The world’s third most visited religious site, and the top Catholic destination, the emblematic and culturally important Basílica de Guadalupe can’t be dropped from any Mexico City itinerary. Legend states that this is where the Virgen de Guadalupe appeared to Cuauhtlatoatzin in the 16th century, but even if that’s not the case, both the old and new basilicas are still architecturally impressive.
Basílica de Guadalupe, Plaza de las Américas 1, Villa de Guadalupe, Villa Gustavo A. Madero, Ciudad de México, México, +52 55 5118 0500
Frida Kahlo is the inescapable representation of Mexico’s artistic heritage on a global level, whether you like it or not, and although her house is somewhat of a tourist trap, with long queues and pricier entrance fees, it is also one attraction that can’t be skipped over. Housing many of her personal possessions, artworks and relics, the gardens are especially tranquil and the décor of her rooms is particularly intriguing.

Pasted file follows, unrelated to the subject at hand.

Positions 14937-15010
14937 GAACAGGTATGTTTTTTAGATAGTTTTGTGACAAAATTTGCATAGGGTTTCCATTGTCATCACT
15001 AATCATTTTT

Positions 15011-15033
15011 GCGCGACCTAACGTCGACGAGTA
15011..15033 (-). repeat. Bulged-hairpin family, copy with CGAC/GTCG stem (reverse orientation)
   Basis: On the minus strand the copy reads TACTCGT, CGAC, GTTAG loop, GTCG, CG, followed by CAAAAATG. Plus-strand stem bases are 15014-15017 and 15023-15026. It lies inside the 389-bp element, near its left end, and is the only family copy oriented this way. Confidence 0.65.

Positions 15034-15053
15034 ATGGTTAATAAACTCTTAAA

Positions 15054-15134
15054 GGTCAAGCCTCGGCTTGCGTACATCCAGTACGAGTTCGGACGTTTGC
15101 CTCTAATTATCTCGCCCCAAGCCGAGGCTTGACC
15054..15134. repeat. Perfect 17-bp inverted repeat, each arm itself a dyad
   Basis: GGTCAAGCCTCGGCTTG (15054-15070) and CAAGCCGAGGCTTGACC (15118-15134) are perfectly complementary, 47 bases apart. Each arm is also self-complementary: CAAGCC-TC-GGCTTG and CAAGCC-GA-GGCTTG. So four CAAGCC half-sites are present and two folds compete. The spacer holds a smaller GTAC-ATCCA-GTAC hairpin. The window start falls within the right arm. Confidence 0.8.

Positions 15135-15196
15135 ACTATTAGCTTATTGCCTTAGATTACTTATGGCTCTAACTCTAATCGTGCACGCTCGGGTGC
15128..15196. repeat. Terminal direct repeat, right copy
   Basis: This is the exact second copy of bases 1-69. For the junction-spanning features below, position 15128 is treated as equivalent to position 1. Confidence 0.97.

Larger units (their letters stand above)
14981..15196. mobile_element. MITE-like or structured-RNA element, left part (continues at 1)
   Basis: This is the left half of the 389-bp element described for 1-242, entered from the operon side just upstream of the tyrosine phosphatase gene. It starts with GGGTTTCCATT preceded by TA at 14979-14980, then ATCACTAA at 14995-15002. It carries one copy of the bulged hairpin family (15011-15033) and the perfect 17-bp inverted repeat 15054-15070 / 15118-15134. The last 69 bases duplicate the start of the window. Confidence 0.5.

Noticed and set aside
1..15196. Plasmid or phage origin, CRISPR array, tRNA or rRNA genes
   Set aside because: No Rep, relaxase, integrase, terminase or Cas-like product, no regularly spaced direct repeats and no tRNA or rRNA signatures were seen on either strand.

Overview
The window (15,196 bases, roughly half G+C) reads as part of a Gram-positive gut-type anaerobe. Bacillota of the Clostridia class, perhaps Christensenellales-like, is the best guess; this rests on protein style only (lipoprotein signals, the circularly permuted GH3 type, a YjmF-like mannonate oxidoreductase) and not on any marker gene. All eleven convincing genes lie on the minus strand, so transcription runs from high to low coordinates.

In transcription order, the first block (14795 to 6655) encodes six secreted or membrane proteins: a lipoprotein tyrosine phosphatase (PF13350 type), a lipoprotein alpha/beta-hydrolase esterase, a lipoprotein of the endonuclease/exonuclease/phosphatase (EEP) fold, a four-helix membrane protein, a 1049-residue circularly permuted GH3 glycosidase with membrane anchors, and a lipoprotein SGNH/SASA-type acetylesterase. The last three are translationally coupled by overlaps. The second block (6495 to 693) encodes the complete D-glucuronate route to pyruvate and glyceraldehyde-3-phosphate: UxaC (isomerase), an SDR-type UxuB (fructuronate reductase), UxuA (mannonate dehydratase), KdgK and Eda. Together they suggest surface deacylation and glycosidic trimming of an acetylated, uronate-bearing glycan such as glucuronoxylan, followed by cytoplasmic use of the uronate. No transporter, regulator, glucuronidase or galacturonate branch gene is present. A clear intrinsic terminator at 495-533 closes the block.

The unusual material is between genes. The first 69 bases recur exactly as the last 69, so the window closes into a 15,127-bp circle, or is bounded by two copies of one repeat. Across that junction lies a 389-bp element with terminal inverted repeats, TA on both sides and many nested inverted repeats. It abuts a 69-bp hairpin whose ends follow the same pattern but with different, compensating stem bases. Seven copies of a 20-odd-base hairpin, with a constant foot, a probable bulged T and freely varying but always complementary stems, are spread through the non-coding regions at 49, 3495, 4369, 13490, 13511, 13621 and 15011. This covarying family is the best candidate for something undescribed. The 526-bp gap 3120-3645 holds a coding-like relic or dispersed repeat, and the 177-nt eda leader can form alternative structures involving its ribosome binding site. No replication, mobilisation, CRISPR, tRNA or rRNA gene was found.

Casa Azul, Londres 247, Del Carmen, Coyoacán, Ciudad de México, México, +52 55 5554 5999
The Castillo and Bosque de Chapultepec
Bosque de Chapultepec, a.k.a. the lungs of Mexico City, is another sight you shouldn’t omit from your Mexico City itinerary, as actively exploring this vast forest is highly encouraged. Filled to the brim with top museums, the Castillo de Chapultepec is a particular highlight; once the backdrop for scenes in Romeo + Juliet, it is now a humble Museo Nacional de Historia and former Royal residence.
Bosque de Chapultepec I, Bosque de Chapultepec I Secc, Ciudad de México, México, +52 55 4040 5215
Museo Nacional de Antropología
Although the Museo Nacional de Antropología is also located in the aforementioned Bosque de Chapultepec, it more than deserves an entry of its own, especially given that it’s Mexico’s most visited tourist attraction. Housing a truly jaw-dropping number of artifacts, relics and temporary exhibits related to the Mesoamerican history of Mexico, everyone from history buffs to the casual observer will leave impressed.
Museo Nacional de Antropología, Av Paseo de la Reforma & Calzada Gandhi, Chapultepec Polanco, Miguel Hidalgo, Ciudad de México, México, +52 55 4040 5300
Xochimilco and the Trajineras
While there is far more to Xochimilco than the colorful, iconic trajineras (canal type boats), which float up and down the many chinampas (canals) of the region on a daily basis, you can’t really afford to miss a half-day visit to this top tourist attraction. Either buy food and pulque from the floating vendors or pack some beers and sandwiches, but be sure not to get scammed on the price.